The title of Peter Hessler’s book, Oracle Bones, is a bit of a mystery when you first pick it up. I’ve had people theorize that it’s a novel or that it’s fantasy, but mostly – during those what are you reading? conversations – people have been genuinely curious: what on earth is an oracle bone? As it turns out, there are actual bones, primarily turtle shells, with ancient divinations that reveal much of what the academic world knows about the Shang dynasty of early China. Archaeology and the discovery of such artifacts is a central story of the book: it challenges the generally understood narrative of Chinese history which emphasizes geographic and linear continuity. The whole book exposes stories in this fashion. The other central stories, a Uighur friend that emigrates to the United States, students that migrate to boomtown cities, political resistance by Falun Gong, and Hessler’s own journey as a freelance writer, all peel off layers until the details are laid bare.
As I look around in Shanghai now, I wonder about artifacts and details. Economic reform and development were the most powerful driver for archaeological discovery in Chinese history. As the country built roads and buildings, they dug and they found. Right here, under the concrete there might be artifacts that challenge the existing understanding of history. Yet, the eastern approach to history is not the same as in the west:
“The imaginative world, like [Chinese] geography, was a trap. Ancestor followed ancestor; dynasty followed dynasty—an overpopulated history, the endless spiral of time. The Chinese tended to look farsightedly into the past, whereas […] in the Western view, even the ancient past had lessons the could serve modern progress.” (254)
In other words, one thing that makes the possibility of underground discovery so intriguing is that the artifacts’ discovery challenges perspective. Archaeology, a western discipline, acts as a vessel for new ways of thinking about the past – specifically the neatness of it. Even the story of the oracle bones discovery is not neat: during Hessler’s exploration he learns that one of the greatest contributors to the study of the oracle bones, Chen Mengjia, had committed suicide under mysterious circumstances. After interviewing several relatives and finding that his “story seems to change with every telling”, this becomes the central mystery of the book. Hessler finally finds someone who can give him the truth, but I won’t spoil it for you.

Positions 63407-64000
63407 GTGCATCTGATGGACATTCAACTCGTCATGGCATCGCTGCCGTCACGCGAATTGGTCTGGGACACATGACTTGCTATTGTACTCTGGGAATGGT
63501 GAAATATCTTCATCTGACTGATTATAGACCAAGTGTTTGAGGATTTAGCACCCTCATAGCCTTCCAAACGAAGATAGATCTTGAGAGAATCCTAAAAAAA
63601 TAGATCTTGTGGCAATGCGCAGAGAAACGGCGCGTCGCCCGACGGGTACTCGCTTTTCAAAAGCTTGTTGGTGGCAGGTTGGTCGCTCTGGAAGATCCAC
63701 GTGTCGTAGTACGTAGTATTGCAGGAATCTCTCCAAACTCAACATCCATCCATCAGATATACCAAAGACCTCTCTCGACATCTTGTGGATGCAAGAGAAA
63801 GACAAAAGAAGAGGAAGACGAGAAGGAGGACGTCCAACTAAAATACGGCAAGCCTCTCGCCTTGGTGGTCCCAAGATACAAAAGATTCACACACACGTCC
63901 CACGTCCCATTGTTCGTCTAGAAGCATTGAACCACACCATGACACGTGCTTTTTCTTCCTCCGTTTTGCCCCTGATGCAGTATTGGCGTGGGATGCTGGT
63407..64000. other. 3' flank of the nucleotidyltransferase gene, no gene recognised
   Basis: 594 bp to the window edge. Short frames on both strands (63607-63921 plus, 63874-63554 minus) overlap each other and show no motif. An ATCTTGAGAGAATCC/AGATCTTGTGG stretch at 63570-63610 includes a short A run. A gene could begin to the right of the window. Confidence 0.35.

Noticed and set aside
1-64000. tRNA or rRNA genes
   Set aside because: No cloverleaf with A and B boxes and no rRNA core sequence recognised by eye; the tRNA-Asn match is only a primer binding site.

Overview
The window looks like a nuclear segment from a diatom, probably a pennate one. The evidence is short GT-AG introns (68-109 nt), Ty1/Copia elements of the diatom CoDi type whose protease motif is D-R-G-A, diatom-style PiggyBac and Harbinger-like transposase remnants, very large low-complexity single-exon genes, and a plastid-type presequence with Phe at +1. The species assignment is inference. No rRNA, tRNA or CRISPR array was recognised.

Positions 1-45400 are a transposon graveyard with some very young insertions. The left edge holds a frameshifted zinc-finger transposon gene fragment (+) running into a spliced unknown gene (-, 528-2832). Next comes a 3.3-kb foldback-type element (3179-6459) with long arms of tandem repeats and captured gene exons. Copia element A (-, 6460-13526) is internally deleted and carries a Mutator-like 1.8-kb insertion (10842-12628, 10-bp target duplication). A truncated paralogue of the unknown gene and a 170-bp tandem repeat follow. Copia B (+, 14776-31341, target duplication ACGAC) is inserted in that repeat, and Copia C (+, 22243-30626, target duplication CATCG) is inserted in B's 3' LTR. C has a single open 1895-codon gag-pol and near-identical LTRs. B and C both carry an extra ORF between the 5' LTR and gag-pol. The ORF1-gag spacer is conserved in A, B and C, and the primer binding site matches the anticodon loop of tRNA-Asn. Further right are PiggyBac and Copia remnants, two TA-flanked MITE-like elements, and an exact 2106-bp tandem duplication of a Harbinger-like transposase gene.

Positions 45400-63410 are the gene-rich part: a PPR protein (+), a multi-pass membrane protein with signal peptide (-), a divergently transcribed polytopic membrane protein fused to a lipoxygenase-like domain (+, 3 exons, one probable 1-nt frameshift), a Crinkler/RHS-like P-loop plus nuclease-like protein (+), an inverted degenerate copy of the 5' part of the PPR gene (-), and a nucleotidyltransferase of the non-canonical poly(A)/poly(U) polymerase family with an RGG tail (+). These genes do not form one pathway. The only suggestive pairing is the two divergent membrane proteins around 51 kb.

To me, the essence of this searching and sifting for answers seems to be at the core of everything in Shanghai. Everywhere, I find that things are not straightforward and that I must dig for details which later change the entire picture. The professors at NYU Shanghai prefer to keep syllabi vague and release details of assignments the week they are due. Bureaucratic processes are a process of discovery, and not laid out in advance. It’s a sensation of complexity under the surface that extends to every corner, including people themselves.
It is hard to imagine that this tendency has not slipped into my own mind and actions. Like a new accent, we all have a way of picking things up. Two of Hessler’s students, Willy and Nancy, migrate to Zhejiang and later Wenzhou to make a future for themselves. They are driven by something beyond financial opportunity in coastal cities—something that can’t quite be articulated at first. It is through the details of their making a life together, learning of the world, making mistakes and doing the right thing which exposes the nature of that drive to me: it is the drive to define themselves. As I look around Shanghai now, I wonder about my artifacts and details—what do they say about me? And where is my perspective shaped by the discipline I use to discover them? In the end, I think this book taught me a lot about China, but it also gives me an opportunity to examine myself. Right here, under the concrete.